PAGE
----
Not too long ago, web designers were restricted to a set of universal type faces that were installed on nearly every computer. If they wished to use more extravagant typographical designs, they pretty much always had to create images with them instead of directly placing the text on the page.
With the @font-face CSS rule, designers can input their own fonts on websites, not relying on the visitor to have the font already installed. In a design community where there are literally hundreds of thousands of free fonts available, having the freedom to use any font you desire is like taking blinders off of a horse.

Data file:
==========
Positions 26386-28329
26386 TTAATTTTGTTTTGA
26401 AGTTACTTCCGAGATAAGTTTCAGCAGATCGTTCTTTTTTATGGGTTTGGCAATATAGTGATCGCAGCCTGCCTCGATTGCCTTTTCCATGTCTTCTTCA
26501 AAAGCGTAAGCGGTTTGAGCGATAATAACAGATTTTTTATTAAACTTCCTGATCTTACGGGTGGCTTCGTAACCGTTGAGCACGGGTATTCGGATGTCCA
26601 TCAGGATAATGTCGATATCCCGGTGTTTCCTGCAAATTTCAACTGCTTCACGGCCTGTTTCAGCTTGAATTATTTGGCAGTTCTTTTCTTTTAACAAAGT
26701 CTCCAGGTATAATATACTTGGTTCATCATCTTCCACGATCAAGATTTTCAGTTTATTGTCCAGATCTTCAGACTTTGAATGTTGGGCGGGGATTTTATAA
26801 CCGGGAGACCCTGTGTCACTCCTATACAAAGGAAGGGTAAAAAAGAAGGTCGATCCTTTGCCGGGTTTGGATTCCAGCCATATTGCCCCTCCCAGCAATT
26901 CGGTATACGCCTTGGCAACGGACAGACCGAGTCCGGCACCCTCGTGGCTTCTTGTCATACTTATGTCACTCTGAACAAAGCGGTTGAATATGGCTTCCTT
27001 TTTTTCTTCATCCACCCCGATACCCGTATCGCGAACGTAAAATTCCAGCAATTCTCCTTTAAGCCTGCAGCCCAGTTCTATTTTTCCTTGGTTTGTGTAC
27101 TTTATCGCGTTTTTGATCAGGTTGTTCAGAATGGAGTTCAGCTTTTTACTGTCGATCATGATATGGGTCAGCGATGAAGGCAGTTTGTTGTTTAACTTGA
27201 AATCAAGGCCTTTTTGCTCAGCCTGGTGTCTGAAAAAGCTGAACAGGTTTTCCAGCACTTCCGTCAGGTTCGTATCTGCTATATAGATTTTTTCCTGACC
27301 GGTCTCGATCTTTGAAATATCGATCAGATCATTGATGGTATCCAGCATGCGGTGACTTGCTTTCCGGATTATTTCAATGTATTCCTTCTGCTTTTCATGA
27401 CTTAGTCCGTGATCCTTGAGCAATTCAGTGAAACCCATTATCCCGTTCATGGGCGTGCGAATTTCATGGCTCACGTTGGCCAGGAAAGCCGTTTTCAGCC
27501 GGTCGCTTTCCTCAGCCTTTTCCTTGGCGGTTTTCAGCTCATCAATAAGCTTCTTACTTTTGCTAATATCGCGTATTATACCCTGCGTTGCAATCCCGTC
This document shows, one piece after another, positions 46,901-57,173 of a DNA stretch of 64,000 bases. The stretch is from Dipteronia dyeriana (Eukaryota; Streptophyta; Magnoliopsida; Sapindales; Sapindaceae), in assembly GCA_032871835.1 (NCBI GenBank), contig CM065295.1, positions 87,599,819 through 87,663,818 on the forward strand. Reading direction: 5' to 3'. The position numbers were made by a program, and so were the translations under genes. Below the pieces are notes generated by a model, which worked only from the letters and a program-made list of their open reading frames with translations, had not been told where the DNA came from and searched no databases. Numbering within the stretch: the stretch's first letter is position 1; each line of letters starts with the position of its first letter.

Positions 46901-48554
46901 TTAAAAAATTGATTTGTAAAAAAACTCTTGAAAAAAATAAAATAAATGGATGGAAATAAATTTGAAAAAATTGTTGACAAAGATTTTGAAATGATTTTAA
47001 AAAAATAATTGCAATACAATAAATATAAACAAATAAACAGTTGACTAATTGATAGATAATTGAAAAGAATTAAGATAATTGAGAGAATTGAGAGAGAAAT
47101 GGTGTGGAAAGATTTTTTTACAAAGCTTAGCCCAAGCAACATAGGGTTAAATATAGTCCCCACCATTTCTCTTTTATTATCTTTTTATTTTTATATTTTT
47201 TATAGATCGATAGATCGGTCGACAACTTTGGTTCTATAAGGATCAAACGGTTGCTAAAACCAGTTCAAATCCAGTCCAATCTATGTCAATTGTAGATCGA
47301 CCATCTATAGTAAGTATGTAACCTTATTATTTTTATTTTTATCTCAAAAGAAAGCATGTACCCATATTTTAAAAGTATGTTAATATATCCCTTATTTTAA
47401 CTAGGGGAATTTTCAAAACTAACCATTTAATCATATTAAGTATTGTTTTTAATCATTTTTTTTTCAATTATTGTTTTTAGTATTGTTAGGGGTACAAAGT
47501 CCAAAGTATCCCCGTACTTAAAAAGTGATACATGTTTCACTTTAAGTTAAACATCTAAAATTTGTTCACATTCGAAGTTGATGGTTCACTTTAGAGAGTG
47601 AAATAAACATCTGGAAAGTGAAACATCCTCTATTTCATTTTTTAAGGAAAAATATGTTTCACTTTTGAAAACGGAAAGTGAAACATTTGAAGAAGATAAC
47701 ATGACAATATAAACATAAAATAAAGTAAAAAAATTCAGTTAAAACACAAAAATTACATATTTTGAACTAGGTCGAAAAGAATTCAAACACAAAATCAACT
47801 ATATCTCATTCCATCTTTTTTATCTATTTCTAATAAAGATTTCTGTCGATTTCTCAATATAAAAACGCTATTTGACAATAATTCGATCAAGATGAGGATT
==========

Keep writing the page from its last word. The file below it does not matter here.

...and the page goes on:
Keep in mind the rules of design however. More than three fonts on one page is going to look excessively busy, and will likely slow down the loading times of your site. Designmodo helps walk designers through adding the @font-face CSS rule, and they urge everyone to use universal fall back fonts, which is smart advice. Not every browser supports @font-face, and you don’t want to ruin accessability for any group of users.